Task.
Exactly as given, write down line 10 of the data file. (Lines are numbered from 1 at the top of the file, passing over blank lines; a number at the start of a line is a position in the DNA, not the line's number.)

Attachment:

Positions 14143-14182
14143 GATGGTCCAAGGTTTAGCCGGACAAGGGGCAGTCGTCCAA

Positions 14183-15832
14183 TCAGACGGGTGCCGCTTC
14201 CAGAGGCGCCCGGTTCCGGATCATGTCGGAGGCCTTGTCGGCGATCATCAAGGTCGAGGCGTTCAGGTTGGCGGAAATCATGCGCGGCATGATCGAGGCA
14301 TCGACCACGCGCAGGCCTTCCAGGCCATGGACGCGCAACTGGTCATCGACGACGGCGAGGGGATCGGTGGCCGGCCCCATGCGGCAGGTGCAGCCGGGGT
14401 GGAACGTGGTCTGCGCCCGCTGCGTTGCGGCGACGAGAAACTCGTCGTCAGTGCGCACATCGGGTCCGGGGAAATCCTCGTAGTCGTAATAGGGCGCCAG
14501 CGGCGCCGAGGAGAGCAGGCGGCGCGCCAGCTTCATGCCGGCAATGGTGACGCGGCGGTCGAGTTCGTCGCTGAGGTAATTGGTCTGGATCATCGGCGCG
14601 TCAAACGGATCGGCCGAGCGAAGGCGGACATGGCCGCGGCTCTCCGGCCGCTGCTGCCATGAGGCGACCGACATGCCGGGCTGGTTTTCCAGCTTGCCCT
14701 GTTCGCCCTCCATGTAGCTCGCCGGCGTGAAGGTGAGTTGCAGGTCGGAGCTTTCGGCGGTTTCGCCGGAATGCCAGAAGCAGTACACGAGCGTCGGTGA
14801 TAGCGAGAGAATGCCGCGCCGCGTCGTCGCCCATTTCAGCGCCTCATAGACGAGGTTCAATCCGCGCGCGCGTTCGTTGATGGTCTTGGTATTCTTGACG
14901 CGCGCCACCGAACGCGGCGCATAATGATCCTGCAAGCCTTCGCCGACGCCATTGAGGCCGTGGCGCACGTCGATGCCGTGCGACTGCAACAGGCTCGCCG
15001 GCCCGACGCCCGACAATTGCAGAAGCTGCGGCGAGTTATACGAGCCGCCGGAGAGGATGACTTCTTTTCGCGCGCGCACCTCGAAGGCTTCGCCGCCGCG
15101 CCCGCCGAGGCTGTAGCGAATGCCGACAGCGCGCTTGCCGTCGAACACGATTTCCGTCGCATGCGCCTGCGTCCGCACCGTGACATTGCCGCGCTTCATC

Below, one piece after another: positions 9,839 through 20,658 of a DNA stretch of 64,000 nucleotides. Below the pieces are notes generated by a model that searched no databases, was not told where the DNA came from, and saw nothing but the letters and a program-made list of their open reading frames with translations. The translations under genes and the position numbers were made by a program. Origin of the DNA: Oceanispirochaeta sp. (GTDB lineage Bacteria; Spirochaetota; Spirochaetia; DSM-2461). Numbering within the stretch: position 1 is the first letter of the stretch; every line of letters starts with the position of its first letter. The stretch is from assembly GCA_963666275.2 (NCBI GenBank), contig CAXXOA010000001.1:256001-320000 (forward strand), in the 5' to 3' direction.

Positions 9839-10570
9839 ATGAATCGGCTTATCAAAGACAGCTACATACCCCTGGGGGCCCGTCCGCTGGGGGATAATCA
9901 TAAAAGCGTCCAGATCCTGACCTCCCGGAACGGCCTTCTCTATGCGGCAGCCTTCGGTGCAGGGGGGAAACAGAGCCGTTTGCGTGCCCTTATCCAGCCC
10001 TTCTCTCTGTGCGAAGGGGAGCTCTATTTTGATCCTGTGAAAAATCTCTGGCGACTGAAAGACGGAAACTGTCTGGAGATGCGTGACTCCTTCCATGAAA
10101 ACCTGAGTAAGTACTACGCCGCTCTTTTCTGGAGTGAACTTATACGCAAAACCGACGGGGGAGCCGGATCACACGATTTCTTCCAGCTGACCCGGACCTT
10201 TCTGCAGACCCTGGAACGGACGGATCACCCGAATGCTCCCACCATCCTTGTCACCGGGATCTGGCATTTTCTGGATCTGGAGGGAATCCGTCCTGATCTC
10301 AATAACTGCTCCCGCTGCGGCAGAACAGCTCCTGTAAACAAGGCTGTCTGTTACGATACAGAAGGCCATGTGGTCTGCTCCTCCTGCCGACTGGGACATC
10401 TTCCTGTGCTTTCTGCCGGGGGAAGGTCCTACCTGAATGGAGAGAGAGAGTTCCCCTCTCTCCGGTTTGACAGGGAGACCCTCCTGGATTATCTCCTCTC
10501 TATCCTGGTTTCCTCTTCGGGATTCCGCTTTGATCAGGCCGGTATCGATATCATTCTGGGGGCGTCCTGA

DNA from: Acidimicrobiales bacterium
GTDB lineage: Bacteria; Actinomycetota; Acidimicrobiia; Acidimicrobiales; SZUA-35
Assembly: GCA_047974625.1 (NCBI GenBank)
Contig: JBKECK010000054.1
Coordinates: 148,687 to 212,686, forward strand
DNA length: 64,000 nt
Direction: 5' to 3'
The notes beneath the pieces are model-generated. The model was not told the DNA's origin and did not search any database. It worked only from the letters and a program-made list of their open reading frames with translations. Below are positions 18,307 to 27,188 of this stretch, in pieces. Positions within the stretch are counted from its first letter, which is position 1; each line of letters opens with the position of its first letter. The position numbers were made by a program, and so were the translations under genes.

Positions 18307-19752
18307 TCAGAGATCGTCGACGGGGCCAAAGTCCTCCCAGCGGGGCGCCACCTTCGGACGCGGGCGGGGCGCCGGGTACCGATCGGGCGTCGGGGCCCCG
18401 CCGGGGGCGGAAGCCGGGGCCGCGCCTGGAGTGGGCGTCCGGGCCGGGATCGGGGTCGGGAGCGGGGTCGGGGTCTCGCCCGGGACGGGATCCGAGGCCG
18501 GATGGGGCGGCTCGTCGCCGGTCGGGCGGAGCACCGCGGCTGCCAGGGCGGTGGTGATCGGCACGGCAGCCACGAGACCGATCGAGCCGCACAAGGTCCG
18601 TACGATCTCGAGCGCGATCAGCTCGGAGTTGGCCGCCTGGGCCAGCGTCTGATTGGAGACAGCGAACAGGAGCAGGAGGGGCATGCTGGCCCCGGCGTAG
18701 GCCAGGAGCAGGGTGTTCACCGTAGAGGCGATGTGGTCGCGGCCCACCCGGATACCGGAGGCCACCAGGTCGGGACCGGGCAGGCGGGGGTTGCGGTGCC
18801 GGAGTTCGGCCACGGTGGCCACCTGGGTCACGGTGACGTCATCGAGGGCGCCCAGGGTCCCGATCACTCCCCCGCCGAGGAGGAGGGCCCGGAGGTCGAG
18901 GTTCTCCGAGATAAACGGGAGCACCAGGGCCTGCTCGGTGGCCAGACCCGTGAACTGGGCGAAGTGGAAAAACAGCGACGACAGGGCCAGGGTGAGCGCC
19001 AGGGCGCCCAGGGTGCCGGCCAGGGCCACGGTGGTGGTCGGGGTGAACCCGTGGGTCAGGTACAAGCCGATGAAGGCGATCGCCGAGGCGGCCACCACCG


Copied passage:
14701 GTTCGCCCTCCATGTAGCTCGCCGGCGTGAAGGTGAGTTGCAGGTCGGAGCTTTCGGCGGTTTCGCCGGAATGCCAGAAGCAGTACACGAGCGTCGGTGA